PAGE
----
Post-intervention comparison of the intervention and control group's scores, however, showed that children who were in the intervention group scored significantly better than those in the control group in terms of receptive and expressive language and all subscales of ABC (see Table 3). Test results indicated that there was a significant increase in the intervention group's emotion regulation but also they experienced a decrease in emotional lability. The results of the remaining tests were also significant in favour of the intervention group (see Table 3).

The calculation of MLU requires sufficient numbers of intelligible utterances per sample. Table 4 reports on the MLU and LSS results of both groups for pre and post-treatment. It can be seen that, with AAC, children increased

the number of utterances and there was a significant difference between pre and post treatment in MLU and LSS. The correlations remained significant in both groups under both partner conditions. Overall, LSS was a close parallel to MLU within the same language samples after controlling for language sample size in post treatment groups. This indicates that there is a statistically significant relationship between using AAC treatment with VOCA and the children with ASD's language development.

Table 1 Comparison of groups' age, mental age, language levels, and sociodemographic data
  Intervention Control p
Age (months) 37.48±7.38 38.55±9.59 0.307
Mental age (months) 38.81±8.92 38.40±7.69 0.907
Speech level (months) 36.66±10.55 36.66±10.55 0.798
Sex     0.484
 Male 14 17  
 Female 7 4  
Mothers' age (year) 32.80±3.59 2.26±4.99 0.526
Mothers' education (year)     0.757
 Over 8 9 10  
 Under 8 12 11  
Mother's social status     1
 House wife 14 14  
 Works 7 7  

Table 2 The scores of Denver Developmental Screening Test II, Test of Early Language Development, Emotion Regulation Checklist, and Autism Behaviour Checklist prior to the intervention

Group N Mean rank Sum of ranks p z U
Denver total Int. 21 21.71 456.00 0.907 -0.117 216
Cont. 21 21.29 447.00      
Denver language Int. 21 21.02 441.50 0.798 -0.256 210.5
Cont. 21 21.98 461.50      
Receptive language Int. 21 24.24 509.00 0.144 -1.460 163
Cont. 21 18.76 394.00      
Expressive language Int. 21 23.00 483.00 0.426 -0.796 189
Cont. 21 20.00 420.00      
Emotional lability Int. 21 19.86 417.00 0.384 -0.871 186
Cont. 21 23.14 486.00      
Emotional regulation Int. 21 24.60 516.50 0.100 -1.643 155.5
Cont. 21 18.40 386.50      
ABC sensory Int. 21 18.76 394.00 0.144 -1.461 163
Cont. 21 24.24 509.00      
ABC relating Int. 21 18.21 382.50 0.077 -1.769 151.5
Cont. 21 24.79 520.50      
ABC body and object use Int. 21 19.00 399.00 0.183 -1.331 168
Cont. 21 24.00 504.00      
ABC language Int. 21 18.55 389.50 0.113 -1.586 158.5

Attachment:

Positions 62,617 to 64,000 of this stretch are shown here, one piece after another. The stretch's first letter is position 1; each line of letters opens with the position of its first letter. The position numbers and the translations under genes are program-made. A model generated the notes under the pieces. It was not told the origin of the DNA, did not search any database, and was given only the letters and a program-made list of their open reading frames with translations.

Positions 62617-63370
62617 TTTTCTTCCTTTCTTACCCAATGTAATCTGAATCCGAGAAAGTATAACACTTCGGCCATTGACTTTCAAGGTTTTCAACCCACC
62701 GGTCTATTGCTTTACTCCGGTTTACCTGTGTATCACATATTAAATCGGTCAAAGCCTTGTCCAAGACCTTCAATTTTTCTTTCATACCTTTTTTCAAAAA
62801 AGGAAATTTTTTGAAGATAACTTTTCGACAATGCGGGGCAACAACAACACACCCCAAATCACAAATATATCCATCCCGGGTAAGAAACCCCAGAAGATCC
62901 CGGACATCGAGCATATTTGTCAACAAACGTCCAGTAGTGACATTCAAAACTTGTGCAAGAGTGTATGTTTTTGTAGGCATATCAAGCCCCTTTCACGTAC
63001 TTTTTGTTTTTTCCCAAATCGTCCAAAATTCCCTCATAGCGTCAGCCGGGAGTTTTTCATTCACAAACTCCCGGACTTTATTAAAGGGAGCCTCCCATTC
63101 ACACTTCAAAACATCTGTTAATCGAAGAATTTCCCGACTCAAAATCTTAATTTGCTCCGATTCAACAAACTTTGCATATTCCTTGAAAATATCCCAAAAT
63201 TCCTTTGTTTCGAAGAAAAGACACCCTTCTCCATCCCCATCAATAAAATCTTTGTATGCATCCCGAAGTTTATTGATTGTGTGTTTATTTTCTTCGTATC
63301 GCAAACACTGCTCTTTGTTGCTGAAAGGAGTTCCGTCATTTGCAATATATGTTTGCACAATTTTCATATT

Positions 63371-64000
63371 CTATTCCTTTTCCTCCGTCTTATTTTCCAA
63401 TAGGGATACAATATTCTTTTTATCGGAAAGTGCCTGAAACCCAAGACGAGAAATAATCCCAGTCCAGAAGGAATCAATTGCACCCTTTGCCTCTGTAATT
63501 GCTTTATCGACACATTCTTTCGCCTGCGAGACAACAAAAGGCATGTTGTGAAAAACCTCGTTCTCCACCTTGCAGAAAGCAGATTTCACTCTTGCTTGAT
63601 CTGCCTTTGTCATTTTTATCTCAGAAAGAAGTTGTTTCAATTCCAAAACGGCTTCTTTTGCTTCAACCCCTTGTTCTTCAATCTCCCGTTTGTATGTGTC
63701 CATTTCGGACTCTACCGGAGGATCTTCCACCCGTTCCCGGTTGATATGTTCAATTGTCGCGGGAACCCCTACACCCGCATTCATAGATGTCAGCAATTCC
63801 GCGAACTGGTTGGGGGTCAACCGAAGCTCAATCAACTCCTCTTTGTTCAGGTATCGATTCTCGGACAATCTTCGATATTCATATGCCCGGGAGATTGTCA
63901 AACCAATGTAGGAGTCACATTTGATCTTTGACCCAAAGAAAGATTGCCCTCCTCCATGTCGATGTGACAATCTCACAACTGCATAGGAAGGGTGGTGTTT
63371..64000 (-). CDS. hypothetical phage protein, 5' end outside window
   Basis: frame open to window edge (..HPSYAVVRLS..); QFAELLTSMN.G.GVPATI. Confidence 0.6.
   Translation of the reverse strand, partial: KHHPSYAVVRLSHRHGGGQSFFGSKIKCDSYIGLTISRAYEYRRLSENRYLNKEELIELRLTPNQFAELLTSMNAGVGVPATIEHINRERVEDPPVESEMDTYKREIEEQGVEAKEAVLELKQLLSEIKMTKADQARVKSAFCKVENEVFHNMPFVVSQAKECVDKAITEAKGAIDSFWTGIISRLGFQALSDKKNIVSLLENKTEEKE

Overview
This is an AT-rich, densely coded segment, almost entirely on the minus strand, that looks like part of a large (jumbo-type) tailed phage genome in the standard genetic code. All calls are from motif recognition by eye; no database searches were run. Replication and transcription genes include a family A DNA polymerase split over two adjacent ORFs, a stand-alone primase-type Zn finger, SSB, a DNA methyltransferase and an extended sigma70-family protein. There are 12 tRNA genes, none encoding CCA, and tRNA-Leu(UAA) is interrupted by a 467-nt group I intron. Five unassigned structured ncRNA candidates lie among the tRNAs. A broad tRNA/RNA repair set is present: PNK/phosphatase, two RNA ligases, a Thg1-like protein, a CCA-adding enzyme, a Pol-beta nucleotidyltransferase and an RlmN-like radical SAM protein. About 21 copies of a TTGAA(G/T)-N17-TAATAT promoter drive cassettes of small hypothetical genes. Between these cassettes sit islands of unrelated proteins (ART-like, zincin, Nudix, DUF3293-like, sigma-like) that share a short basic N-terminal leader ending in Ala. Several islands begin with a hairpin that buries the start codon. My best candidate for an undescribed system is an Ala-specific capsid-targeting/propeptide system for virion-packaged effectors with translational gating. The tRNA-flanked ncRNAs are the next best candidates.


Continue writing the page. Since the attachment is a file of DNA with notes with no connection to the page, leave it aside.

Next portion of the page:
Cont. 21 24.45 513.50      
ABC social and self-help skills Int. 21 18.69 392.50 0.134 -1.499 161.5
Cont. 21 24.31 510.50      
ABC=Autism Behaviour Checklist; Int.=Intervention; Cont.=Control

Table 3 The scores of test of Early Language Development, Emotion Regulation Checklist, and Autism Behaviour Checklist post intervention

Group N Mean rank Sum of ranks p z U
Receptive language Int. 21 30.76 646.00 0.001* -4.928 26
Cont. 21 23.00 483.00      
Expressive language Int. 21 28.40 596.50 0.001* -3.666 75.5
Cont. 21 23.14 486.00      
Emotional lability Int. 21 16.48 346.00 0.008* -2.662 115
Cont. 21 26.52 557.00      
Emotional regulation Int. 21 29.67 623.00 0.001* -4.349 49
Cont. 21 13.33 280.00      
ABC sensory Int. 21 17.79 373.50 0.046* -1.992 142.5
Cont. 21 25.21 529.50      
ABC relating Int. 21 16.71 351.00 0.010* -2.593 120
Cont. 21 26.29 552.00      
ABC body and object use Int. 21 16.81 353.00 0.012* -2.516 122
Cont. 21 26.19 550.00      
ABC language Int. 21 14.74 309.50 0.001* -3.599 78.5
Cont. 21 28.26 593.50      
ABC social and self-help skills Int. 21 15.81 332.00 0.002* -3.038 101
Cont. 21 27.19 571.00      
*p is significant at <0.050
ABC=Autism Behaviour Checklist; Int.=Intervention; Cont.=Control

Table 4 Mean length of utterance (MLU) and language sample size (LSS) before and after intervention
  Pre-intervention Post-intervention
  MLU LSS MLU LSS
Intervention 3.01± 0.33 117.46±31.82 4.28±0.34* 133.57±31.83*
Control 3.11±0.64 107.32±24.33 3.88±0.94 127.14±33.16
*p is significant at <0.001, the number of utterances used to calculate MLU was used for LSS.

Discussion

Our findings showed that AAC can be effective in improving language development, autistic symptoms and emotion regulation in individuals with ASD. There were 3 main findings.

First of all, to the best of our knowledge, this is the first study to provide preliminary evidence supporting effectiveness of AAC in emotion dysregulation of autistic children. As explained at the beginning of this paper, recent studies have reported high rates of emotion dysregulation in children with ASD.18,19 Emotion dysregulation may be explained as failing in regulating emotions appropriately and effectively. Parents and clinicians have long emphasized the important role that maladaptive emotional responses in ASD11 which might be a result of dysregulated emotions. In Samson and colleagues' study, all core features (including deficits in social and communication functioning, repetitive behaviours, and sensory abnormalities) of autism were found to be related to emotion dysregulation.17 These findings, especially the association between emotion dysregulation and social and communication deficits, were in accordance with previous reports of an association between poor social abilities (i.e., theory of mind, perspective taking abilities) and emotion dysregulation.16,17 Considering these, our results are significant in the development of efficient treatment for emotion dysregulation which could be used to improve the social communication and interaction of children with ASD. These effects may be reciprocal, thus it is possible that development in linguistic and social areas might provide positive effects on emotional dysregulation. It is a known fact that disruptive behaviours related to emotion dysregulation, such as irritability, temper tantrums, aggression, or self-injurious behaviour are the basic reasons for pharmacological treatment.45 In light of the evidence presented so far, it could be, tentatively, interpreted that the availability of training programmes such as the one employed in this study might decrease the use of pharmacological agents associated with severe side effects (e.g., antipsychotic medications). Thus, AAC can be considered as an option to supplement or augment an individual's speech and facilitate emotional regulation.46 AAC, with increasing verbalisation, may provide expressing feelings and that cause better emotion regulation skills.